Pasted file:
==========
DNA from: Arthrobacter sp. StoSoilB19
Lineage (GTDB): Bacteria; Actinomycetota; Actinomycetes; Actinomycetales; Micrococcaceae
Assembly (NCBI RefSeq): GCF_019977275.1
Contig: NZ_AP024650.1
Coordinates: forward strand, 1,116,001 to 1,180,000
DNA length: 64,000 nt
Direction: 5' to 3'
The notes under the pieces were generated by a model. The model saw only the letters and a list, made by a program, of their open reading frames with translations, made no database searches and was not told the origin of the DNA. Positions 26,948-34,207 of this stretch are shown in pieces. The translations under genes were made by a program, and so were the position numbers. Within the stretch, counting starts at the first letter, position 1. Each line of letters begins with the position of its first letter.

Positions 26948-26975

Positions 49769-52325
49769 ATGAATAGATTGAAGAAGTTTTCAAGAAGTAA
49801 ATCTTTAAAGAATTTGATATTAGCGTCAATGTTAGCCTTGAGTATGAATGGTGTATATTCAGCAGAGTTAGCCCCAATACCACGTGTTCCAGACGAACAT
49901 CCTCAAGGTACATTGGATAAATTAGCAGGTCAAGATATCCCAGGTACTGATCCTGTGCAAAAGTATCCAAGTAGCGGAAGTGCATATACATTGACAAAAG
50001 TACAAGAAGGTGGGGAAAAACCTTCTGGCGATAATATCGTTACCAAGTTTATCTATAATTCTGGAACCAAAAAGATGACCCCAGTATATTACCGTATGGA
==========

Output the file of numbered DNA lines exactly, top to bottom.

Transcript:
DNA from: Arthrobacter sp. StoSoilB19
Lineage (GTDB): Bacteria; Actinomycetota; Actinomycetes; Actinomycetales; Micrococcaceae
Assembly (NCBI RefSeq): GCF_019977275.1
Contig: NZ_AP024650.1
Coordinates: forward strand, 1,116,001 to 1,180,000
DNA length: 64,000 nt
Direction: 5' to 3'
The notes under the pieces were generated by a model. The model saw only the letters and a list, made by a program, of their open reading frames with translations, made no database searches and was not told the origin of the DNA. Positions 26,948-34,207 of this stretch are shown in pieces. The translations under genes were made by a program, and so were the position numbers. Within the stretch, counting starts at the first letter, position 1. Each line of letters begins with the position of its first letter.

Positions 26948-26975

Positions 49769-52325
49769 ATGAATAGATTGAAGAAGTTTTCAAGAAGTAA
49801 ATCTTTAAAGAATTTGATATTAGCGTCAATGTTAGCCTTGAGTATGAATGGTGTATATTCAGCAGAGTTAGCCCCAATACCACGTGTTCCAGACGAACAT
49901 CCTCAAGGTACATTGGATAAATTAGCAGGTCAAGATATCCCAGGTACTGATCCTGTGCAAAAGTATCCAAGTAGCGGAAGTGCATATACATTGACAAAAG
50001 TACAAGAAGGTGGGGAAAAACCTTCTGGCGATAATATCGTTACCAAGTTTATCTATAATTCTGGAACCAAAAAGATGACCCCAGTATATTACCGTATGGA